Mix Use a soilless mix sold as patio or container mix. For added richness, combine two-thirds soilless mix with one-third bagged, well-rotted cattle manure.

Support Stake with three bamboo sticks tied together at the top to make a tripod over the plant. Prune regularly so your plant will be easier to support.

Water Check containers daily and water thoroughly until excess flows out through drainage hole. During hot spells, you may have to water twice a day.

Fertilize Add water-soluble fertilizer once a week with a low first (nitrogen) number, such as 5-10-10 or 5-20-20. Or add timed-release fertilizer in conjunction with a biweekly water-soluble fertilizer.

Terrific picks


Yellow Pear

Look & taste Pear-shaped with firm skin. Sweet-tasting and less acidic than most other tomatoes.
Grow-how Plant 60 to 90 centimetres apart. Stake or cage if necessary. Ripens in about 65 days.
Good for Salads, sauces, pop-in-your-mouth snacks or roasted in the oven.

Supersweet 100

Look & taste Crack-resistant fruit that grows about one inch (2.5 cm) in diameter. Very sweet.
Grow-how Plant 60 to 90 centimetres apart. Stake or cage. Ripens in 60 days
Good for Salads, sauces or roasted.

Container size

Tiny Tim

Look & taste Cherry-sized fruit with sweet flavour.
Grow-how Grow in soilless mix in small pots or window boxes. Water daily and fertilize weekly. Ripens in 60 days. Determinate plant.
Good for Salads or snacks.

Patio hybrid

Look & taste Larger than cherry tomatoes, but the plant is container-size (60 centimetres tall). Good balance of acidity and sweetness.
Grow-how Grow in soilless mix in a 30-centimetre-diameter pot. Water daily and fertilize weekly. Ripens in 60 days. Determinate.
Good for Snacks or roasted.

Medium size

First Lady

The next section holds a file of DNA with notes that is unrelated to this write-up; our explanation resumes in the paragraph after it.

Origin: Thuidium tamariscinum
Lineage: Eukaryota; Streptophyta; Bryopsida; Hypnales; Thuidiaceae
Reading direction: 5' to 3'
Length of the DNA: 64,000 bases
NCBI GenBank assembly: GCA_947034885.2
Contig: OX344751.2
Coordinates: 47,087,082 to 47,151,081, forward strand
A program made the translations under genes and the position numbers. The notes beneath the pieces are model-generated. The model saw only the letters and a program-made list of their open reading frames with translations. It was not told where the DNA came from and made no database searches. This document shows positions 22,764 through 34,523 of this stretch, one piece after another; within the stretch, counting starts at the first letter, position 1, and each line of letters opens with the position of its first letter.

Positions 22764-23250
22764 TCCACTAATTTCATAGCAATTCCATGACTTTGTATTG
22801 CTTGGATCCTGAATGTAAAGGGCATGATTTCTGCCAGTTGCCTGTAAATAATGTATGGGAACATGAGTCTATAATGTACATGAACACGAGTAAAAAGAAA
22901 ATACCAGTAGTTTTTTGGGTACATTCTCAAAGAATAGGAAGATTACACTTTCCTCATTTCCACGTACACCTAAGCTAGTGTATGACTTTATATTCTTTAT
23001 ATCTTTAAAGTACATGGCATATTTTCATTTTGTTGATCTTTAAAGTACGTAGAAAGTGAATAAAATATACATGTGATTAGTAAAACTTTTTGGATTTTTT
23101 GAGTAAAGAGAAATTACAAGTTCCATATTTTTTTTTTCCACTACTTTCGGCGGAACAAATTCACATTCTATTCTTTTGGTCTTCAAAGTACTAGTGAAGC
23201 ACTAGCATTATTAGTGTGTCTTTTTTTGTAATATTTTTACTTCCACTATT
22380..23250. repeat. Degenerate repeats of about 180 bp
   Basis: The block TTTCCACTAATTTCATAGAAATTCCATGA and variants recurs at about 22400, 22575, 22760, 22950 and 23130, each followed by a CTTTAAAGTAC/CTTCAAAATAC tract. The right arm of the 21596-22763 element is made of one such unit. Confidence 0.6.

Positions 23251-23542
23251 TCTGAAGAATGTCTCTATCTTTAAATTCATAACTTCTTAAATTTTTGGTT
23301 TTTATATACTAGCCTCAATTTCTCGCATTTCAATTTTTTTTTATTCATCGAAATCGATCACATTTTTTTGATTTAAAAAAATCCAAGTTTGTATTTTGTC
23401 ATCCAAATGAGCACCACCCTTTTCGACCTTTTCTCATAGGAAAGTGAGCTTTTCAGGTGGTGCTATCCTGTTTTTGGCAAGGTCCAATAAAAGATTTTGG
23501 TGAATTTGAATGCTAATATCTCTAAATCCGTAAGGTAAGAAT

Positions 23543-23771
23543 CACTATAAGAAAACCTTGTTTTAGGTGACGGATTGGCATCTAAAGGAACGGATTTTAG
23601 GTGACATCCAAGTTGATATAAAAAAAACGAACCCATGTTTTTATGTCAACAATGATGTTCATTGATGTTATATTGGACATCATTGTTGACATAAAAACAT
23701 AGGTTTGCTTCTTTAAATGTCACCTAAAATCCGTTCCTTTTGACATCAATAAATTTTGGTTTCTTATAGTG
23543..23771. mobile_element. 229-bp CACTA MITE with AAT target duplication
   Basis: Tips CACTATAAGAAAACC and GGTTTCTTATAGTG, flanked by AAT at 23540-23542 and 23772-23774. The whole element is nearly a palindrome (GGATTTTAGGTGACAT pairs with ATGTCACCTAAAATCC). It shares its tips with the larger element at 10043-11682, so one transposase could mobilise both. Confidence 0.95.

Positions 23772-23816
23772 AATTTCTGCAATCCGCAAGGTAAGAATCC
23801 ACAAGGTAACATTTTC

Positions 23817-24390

Look & taste Smooth crack-resistant skin. Sweet-tasting. Disease-resistant.
Grow-how Plant 60 to 90 centimetres apart. Stake or cage. Continues to fruit over a long period of time. Ripens in 60 days.
Good for Sandwiches, salads, cooking or canning.

Jet Star

Look & taste Crack-resistant skin. Well-balanced meaty fruit that’s not too sweet, not too acidic.
Grow-how Plant 60 to 90 centimetres apart. Stake or cage. Ripens in 72 days.
Good for Sandwiches, slicing or cooking (low in acid, so not good for canning).


Super Marmande

Look & taste Large, juicy irregular-shaped fruit with rich flavour.

Grow-how Plant 60 to 90 centimetres apart. Cage or tie to stake and prune plant to one main stem. Ripens in 62 days.
Good for Sandwiches, salads or cooking.

Big Beef

Look & taste Large, smooth, meaty flavourful fruit. Disease-resistant.
Grow-how Plant 60 to 90 centimetres apart. Stake or cage for best results. Ripens in 73 days.
Good for Sandwiches, salads or cooking.


Viva Italia

Look & taste Deep red, elongated oval fruit with solid flesh. High sugar content. Ample acid and sweetness.
Grow-how Plant 60 to 90 centimetres apart. Cage or stake. Ripens in 75 days. Determinate.
Good for Canning, freezing, sauces or salsa

San Marzano

Look & taste Bright red pear-shaped fruit with mild flavour. Excellent for sauces because it’s not watery and has few seeds.
Grow-how Plant 60 to 90 centimetres apart. Cage or stake. Ripens in 80 days.
Good for Canning, freezing or tomato paste or purée.